This page was printed from

Sustainability: too much of a good thing?

My Take | December 12, 2022 | By: Janet Preus

For many of us who live in the U.S., the Thanksgiving holiday in November is a reason to bring folks together around the table and eat a ridiculous amount of food. Because we do this so seldom (maybe only on Thanksgiving), we enjoy it. The analogy may be a bit of a stretch, but you might also feel like you’ve consumed a lot of information on sustainability lately, and you need to “eat light” for a bit. 

That’s understandable. Even the stories that are not about sustainability often deal with it peripherally. Most press releases that I get from companies around the world will at least mention how their new product, new facility, new partnership or other business activity will address the company’s sustainability goals. That was not always true, and I take it as a good sign that’s worth repeating, even if it feels like too much of a good thing. 

Might I suggest dealing with this banquet of information in a more easily digestible amount? Dr. Andrew Dent’s approach seems sensible. In a previous feature on this site, Dent urged companies to choose a “North Star,” which provides a means to focus the company’s efforts with a clear and unwavering principle guiding its sustainability goals. In our most recent feature by Dr. Seshadri Ramkumar, “Driving sustainability in advanced textiles,” he discusses the importance of an industry-wide, long-term commitment to taking action regarding sustainability, especially in light of COP-27 call to limit global warming to 1.5 degrees C.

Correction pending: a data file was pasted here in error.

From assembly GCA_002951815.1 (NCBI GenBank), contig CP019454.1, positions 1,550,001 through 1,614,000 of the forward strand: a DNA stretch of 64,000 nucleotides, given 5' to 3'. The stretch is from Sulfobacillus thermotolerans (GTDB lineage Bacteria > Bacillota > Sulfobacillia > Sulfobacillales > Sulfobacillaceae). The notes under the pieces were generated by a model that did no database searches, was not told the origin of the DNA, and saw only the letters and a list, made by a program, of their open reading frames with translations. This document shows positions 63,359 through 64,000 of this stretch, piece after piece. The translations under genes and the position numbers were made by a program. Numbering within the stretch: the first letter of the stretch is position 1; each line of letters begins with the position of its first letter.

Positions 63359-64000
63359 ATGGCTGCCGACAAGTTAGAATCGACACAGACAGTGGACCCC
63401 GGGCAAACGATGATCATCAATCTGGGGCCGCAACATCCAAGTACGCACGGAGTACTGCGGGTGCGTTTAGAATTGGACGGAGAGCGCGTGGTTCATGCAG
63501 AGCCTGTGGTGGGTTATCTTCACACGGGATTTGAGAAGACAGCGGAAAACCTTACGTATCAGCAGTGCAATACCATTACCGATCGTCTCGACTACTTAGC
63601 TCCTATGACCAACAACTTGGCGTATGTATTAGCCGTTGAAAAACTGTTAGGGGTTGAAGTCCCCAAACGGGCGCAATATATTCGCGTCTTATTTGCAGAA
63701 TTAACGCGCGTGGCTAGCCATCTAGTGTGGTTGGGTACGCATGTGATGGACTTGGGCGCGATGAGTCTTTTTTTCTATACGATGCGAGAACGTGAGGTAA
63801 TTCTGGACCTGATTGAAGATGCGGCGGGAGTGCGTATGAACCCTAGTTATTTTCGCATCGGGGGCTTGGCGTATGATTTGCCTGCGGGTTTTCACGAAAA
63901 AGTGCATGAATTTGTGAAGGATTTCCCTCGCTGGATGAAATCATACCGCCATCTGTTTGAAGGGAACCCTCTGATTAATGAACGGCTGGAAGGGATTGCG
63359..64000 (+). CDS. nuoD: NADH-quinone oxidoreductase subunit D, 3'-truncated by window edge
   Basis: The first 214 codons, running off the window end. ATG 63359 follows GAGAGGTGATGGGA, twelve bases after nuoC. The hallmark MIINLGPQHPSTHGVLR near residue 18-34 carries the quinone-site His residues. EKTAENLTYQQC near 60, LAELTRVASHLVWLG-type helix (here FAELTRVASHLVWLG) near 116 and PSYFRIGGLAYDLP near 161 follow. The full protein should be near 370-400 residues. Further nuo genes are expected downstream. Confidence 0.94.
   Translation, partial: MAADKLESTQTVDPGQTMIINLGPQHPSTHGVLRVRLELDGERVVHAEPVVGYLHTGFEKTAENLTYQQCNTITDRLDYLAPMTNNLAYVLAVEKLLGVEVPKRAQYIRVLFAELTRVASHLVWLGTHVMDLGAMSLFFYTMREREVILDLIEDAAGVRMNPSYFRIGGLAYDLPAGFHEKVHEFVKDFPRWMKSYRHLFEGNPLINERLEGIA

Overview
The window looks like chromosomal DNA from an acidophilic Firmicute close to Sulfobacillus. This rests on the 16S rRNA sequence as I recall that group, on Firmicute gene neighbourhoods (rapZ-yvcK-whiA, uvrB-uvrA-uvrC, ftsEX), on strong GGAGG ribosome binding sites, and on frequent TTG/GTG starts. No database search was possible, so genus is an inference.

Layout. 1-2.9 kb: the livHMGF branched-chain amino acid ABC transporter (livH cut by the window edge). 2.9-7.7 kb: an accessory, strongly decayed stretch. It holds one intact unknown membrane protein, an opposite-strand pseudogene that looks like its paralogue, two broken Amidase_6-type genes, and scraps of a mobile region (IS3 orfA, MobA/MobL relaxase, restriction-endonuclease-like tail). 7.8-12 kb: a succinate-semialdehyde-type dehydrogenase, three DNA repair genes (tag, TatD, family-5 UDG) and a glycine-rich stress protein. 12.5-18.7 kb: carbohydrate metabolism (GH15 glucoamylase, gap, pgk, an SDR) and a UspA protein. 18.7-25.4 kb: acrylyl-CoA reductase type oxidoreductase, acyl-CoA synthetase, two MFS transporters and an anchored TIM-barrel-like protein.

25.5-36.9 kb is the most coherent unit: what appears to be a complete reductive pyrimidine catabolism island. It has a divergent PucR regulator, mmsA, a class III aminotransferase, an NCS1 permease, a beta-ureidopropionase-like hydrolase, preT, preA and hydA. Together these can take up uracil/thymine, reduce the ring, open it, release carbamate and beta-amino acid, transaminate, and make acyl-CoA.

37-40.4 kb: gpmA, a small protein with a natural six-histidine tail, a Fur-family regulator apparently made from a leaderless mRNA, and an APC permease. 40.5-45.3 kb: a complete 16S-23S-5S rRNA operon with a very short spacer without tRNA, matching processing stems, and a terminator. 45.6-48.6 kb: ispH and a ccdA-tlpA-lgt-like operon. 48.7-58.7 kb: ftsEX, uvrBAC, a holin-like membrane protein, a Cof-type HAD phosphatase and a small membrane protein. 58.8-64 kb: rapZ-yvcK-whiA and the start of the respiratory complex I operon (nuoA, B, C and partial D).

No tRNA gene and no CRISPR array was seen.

These are just two of the many voices in and outside of the textile industry, and among the many stories that we have done focusing on sustainability issues, or reporting on specific products, processes and initiatives that support a more sustainable future. So, maybe you’re thinking, “Ok, I get it. But enough for now. 

The trouble is, we just don’t have a choice. In fact, sustainability has gone beyond being its own issue into practices to be folded into our daily lives. We eat every day, but we don’t eat a Thanksgiving dinner every day. One can only eat—and enjoy—so much food. 

So, if you feel like you’re sitting at a table laden with food that must be consumed by “tomorrow,” and it’s just too much, push your chair back and try to find one thing on that table that you can eat—and want to eat—right now. Sorry for the mixed metaphor, but whatever you see on that “table” may be your “North Star,” and it’s a great way to begin, or continue on, your sustainability journey. 

Janet Preus is senior editor of Textile Technology Source. She can be reached at

Share this Story